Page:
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I am coding several reference algorithms in both Java and C/C++. Some of these algorithms use π. I would like for the two implementations of each algorithm to produce identical results, without rounding differently. One way to do this that has worked consistently so far is to use a custom-defined pi constant which is exactly the same in both languages, such as 3.14159. However, it strikes me as silly to define pi when there are already high-precision constants defined in both the Java and GCC libraries.

I've spent some time writing quick test programs, looking at documentation for each library, and reading up on floating-point types. But I haven't been able to convince myself that java.lang.Math.PI (or java.lang.StrictMath.PI) is, or is not, equal to M_PI in math.h.

GCC 3.4.4 (cygwin) math.h contains:

#define M_PI            3.14159265358979323846
                                         ^^^^^

but this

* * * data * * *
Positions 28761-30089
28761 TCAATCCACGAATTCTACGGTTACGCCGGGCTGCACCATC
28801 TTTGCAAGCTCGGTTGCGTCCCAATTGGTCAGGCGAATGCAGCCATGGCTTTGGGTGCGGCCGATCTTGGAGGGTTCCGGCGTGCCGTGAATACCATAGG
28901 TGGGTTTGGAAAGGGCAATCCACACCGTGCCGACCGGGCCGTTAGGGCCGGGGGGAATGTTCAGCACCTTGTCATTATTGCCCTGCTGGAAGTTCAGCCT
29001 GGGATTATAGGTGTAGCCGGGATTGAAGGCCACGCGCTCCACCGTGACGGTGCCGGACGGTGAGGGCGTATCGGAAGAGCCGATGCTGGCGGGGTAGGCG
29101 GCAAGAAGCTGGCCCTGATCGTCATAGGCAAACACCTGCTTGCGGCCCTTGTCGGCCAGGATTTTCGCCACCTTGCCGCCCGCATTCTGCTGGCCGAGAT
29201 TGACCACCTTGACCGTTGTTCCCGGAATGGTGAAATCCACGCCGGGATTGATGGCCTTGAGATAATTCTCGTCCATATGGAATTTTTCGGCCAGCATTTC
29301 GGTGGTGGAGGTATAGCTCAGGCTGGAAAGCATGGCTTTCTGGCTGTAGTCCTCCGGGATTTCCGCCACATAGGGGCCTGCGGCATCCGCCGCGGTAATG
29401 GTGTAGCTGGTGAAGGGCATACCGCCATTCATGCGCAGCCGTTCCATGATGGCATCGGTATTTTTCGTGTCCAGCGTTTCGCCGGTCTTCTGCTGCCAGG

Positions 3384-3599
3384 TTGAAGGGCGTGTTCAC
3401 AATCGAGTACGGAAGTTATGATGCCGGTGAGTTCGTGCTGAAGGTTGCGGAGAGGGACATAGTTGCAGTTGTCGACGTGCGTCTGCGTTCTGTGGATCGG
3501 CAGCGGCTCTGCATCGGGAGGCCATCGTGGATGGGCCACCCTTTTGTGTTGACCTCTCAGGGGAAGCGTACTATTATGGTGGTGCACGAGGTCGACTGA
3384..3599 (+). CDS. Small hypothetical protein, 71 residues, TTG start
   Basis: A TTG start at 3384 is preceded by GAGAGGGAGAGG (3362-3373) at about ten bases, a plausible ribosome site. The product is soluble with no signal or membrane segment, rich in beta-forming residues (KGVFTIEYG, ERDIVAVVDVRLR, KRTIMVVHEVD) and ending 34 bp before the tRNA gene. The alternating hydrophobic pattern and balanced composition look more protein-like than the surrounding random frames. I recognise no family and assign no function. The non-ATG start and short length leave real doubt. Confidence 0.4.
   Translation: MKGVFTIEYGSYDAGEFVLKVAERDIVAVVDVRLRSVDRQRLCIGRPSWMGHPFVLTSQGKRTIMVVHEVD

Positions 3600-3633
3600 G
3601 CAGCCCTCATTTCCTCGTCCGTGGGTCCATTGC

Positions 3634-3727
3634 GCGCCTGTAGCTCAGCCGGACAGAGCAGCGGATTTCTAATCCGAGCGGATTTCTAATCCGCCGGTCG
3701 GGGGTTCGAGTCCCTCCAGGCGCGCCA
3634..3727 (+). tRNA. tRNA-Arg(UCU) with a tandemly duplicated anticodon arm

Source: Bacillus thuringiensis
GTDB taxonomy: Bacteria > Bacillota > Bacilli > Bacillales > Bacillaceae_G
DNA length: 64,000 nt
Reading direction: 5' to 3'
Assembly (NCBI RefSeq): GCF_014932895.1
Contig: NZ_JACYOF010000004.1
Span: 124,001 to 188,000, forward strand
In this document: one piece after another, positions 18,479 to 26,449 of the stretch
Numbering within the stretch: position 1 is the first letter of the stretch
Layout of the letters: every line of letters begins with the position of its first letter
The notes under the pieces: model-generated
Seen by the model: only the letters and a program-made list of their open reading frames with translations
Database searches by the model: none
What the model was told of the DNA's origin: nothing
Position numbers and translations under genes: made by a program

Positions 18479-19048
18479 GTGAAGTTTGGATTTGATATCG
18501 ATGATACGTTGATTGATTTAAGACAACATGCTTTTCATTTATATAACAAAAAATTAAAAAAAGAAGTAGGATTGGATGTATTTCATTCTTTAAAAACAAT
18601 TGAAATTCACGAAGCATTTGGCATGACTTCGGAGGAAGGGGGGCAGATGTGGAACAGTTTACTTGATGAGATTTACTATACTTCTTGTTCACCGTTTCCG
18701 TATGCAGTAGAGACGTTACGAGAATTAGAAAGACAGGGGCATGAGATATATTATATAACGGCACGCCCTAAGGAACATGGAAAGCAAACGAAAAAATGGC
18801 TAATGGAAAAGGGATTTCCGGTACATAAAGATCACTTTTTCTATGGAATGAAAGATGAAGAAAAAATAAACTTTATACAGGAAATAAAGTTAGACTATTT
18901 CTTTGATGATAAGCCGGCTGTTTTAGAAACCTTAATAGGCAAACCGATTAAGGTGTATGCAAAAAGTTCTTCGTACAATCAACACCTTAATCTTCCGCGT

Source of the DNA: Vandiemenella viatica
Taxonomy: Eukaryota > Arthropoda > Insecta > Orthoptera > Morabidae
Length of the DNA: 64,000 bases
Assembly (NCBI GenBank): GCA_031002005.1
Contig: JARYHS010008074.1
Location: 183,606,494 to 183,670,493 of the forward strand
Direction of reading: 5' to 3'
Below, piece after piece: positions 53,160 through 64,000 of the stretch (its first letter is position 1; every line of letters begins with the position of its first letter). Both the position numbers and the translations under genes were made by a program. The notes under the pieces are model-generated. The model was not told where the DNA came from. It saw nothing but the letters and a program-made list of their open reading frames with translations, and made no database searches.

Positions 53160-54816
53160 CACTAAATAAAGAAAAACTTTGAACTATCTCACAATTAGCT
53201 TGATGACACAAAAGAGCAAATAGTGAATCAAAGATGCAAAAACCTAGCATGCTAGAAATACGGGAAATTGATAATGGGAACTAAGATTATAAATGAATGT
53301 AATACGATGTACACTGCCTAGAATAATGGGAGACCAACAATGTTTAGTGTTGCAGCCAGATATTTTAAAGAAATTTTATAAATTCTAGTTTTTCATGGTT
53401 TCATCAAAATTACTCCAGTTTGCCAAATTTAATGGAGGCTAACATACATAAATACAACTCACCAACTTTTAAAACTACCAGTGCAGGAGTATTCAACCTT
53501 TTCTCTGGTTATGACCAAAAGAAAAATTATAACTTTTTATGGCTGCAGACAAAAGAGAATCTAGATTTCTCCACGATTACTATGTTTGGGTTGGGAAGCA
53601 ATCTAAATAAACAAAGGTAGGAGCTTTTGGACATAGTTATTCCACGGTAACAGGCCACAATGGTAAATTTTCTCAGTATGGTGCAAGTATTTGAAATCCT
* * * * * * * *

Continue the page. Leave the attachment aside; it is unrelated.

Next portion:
printf("%.20f", M_PI);

produces

3.14159265358979311600
                 ^^^^^

which suggests that the last 5 digits cannot be trusted.

Meanwhile, Javadocs say that java.lang.Math.PI is:

The double value that is closer than any other to pi, the ratio of the circumference of a circle to its diameter.

and

public static final double PI  3.141592653589793d

which omits the questionable last five digits from the constant.

System.out.printf("%.20f\n", Math.PI);

produces

3.14159265358979300000
                 ^^^^^

If you have some expertise in floating-point data types, can you convince me that these library constants are exactly equal? Or that they are definitely not equal?

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8 Answers 8

Note the following.

The two numbers are the same to 16 decimal places. That's almost 48 bits which are the same.

In an IEEE 64-bit floating-point number, that's all the bits there are that aren't signs or exponents.

The #define M_PI has 21 digits; that's about 63 bits of precision, which is good for an IEEE 80-bit floating-point value.

What I think you're seeing is ordinary truncation of the bits in the M_PI value.

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+1 Ran into exactly this problem when making extrememly precision time delta measurements over a large period of time. 15 digits is all you get with 64-bit double. –  basszero May 5 '09 at 16:27

What you want to do is print out the raw bit pattern for the PI values and compare them.

In Java use the http://java.sun.com/j2se/1.5.0/docs/api/java/lang/Double.html#doubleToRawLongBits(double) method to get the long value that you should print as binary.